The Cambridge History of English and American Literature in 18 Volumes (1907–21).
Volume IV. Prose and Poetry: Sir Thomas North to Michael Drayton.

XVIII. The Book-Trade, 1557–1625

§ 25. Book Fairs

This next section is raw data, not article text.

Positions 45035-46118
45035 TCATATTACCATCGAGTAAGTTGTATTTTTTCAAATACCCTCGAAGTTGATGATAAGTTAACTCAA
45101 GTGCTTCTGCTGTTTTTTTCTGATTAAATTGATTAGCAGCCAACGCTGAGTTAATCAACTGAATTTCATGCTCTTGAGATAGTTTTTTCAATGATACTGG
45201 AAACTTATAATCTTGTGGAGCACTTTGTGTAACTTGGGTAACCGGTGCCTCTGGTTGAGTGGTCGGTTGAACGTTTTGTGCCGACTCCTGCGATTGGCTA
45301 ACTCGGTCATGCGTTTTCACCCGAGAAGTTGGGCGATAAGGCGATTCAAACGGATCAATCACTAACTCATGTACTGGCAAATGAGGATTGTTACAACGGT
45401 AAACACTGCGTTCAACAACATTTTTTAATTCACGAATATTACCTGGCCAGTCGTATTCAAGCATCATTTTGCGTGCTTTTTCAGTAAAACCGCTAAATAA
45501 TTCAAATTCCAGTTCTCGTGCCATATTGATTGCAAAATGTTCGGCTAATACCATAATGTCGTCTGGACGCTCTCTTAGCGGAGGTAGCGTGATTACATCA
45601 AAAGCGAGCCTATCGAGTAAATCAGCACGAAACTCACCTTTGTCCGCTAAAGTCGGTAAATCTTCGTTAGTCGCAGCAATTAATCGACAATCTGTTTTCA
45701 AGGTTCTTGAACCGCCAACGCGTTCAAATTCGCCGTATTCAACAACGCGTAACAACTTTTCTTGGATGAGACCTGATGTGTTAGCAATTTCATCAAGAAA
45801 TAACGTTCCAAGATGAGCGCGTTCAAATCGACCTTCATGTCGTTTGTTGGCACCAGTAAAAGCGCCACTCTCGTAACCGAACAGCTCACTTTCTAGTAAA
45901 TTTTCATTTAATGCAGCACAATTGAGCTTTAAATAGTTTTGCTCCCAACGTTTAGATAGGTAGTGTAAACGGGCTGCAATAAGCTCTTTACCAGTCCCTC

The great international book exchange at this period was the half-yearly fair, held at Frankfort. To this mart came representatives of the book-trade from all parts of the continent—Froben of Basel, Estienne of Geneva, Plantin of Antwerp and other leading printers from the great centres, bringing supplies of their recent books and, perhaps, specimen sheets of important fresh undertakings; there, also, would be gathered booksellers from far and near, some having in view the selling of copies of their own ventures, but most of them eager to lay in a stock of the newest literature most likely to suit the tastes of their patrons. At this period, too, when catalogues were rare, and no journals existed as a medium of regular literary information, a visit to the fair afforded opportunity to writers, scholars, and keen book lovers to see and become acquainted with the new literature.